Criminology lost a world leader with the untimely death of Richard Ericson in 2007. Ericson was one of the most prolific, influential and widely cited criminologists of his generation, producing monumental and pathbreaking works on how the criminal justice system and other key institutions attempt to control crime, manage risk and produce security. This volume, edited by three of Professor Ericson's colleagues and co-authors, presents a sampling of Ericson's acclaimed work on such topics as juvenile justice, policing, the courts, the media, the insurance industry, and national security. The book is required reading for scholars interested in understanding the dynamics of crime, risk and security and for those eager to learn more about one of the field's most important and innovative researchers and scholars.
Table of Contents
Contents: Introduction; Being free; Social distance and reaction to criminality; The occupational environment of detective work; Dealing with victim-complainants; Order out of court II: the position of the accused and the plea decision (with Patricia M. Baranek); Patrolling the facts: secrecy and publicity in police work; Media and markets (with Patricia M. Baranek and Janet B.L. Chan); How journalists visualize fact; The moral hazards of neo-liberalism: lessons from the private insurance industry (with Dean Barry and Aaron Doyle); The policing of risk (with Kevin D. Haggerty); Uncertainties of earthquakes: absorbing risk, mitigation, and infrastructure (with Aaron Doyle); National security; Name Index.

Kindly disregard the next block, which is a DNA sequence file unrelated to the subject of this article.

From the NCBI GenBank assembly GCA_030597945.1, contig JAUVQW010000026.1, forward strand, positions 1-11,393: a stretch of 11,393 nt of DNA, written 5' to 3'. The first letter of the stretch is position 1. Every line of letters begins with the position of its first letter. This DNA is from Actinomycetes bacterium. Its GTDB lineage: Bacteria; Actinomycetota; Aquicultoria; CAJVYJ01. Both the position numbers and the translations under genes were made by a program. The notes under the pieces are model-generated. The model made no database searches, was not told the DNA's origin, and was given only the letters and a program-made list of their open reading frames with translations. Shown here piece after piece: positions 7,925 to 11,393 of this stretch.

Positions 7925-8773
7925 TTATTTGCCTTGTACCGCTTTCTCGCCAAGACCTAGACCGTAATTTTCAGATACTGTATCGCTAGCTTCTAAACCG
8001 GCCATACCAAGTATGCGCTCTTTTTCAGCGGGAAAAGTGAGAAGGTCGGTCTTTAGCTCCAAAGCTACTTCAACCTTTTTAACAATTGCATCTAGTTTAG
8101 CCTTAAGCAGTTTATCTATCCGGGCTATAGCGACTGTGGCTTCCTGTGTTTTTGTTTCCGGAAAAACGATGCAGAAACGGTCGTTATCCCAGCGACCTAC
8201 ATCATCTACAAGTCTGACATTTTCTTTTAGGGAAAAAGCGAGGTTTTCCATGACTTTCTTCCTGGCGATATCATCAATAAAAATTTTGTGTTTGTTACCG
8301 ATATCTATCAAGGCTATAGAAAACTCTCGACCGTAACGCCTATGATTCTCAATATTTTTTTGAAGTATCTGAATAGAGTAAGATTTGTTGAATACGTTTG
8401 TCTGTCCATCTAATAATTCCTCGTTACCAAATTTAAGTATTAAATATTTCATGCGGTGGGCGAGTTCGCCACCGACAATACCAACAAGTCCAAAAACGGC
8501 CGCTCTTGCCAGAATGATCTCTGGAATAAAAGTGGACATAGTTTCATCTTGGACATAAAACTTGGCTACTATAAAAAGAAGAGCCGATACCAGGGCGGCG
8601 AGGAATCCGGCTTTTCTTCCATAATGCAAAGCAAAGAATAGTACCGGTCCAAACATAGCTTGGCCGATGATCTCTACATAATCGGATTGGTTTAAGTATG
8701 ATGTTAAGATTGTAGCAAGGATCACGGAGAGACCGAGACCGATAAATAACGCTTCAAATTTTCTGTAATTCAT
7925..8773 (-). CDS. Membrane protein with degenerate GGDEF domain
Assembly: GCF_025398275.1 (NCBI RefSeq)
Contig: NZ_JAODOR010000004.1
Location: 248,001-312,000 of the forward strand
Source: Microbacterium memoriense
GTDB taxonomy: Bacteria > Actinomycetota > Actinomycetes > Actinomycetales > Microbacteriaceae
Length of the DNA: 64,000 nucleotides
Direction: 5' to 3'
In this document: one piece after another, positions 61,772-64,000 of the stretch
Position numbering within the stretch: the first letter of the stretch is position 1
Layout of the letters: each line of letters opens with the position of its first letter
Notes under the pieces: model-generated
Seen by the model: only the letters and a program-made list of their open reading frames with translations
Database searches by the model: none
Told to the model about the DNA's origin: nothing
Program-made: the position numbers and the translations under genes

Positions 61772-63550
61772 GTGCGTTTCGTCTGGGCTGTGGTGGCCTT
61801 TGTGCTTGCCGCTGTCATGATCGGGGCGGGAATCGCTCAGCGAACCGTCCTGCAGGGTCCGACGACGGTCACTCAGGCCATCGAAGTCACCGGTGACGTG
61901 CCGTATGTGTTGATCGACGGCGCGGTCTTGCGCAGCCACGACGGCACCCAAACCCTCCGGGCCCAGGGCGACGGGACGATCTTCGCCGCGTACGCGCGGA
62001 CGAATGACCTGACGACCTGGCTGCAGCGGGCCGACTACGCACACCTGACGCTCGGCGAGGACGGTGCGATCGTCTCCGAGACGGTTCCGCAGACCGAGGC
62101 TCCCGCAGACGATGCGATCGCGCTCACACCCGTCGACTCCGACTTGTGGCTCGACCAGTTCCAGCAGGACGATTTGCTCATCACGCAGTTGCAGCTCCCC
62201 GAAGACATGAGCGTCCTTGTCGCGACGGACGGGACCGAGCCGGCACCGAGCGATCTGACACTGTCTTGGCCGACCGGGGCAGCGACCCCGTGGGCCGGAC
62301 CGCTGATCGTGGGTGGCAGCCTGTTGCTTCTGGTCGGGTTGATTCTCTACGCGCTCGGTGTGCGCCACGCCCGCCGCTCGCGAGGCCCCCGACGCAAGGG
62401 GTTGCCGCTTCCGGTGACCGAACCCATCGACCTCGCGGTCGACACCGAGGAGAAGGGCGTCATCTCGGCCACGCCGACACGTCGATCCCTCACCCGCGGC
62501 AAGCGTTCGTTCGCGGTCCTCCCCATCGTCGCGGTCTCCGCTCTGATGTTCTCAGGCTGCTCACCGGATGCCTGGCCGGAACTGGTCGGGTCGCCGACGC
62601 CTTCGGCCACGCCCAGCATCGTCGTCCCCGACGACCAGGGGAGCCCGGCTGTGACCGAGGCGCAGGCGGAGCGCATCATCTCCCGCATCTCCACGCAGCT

Kevin D. Haggerty is Professor of Sociology and Criminology at the University of Alberta, Canada, Aaron Doyle is an Associate Professor in the Department of Sociology and Anthropology at Carleton University, Canada and Janet Chan is Professor and President of the Academic Board at the University of New South Wales, Australia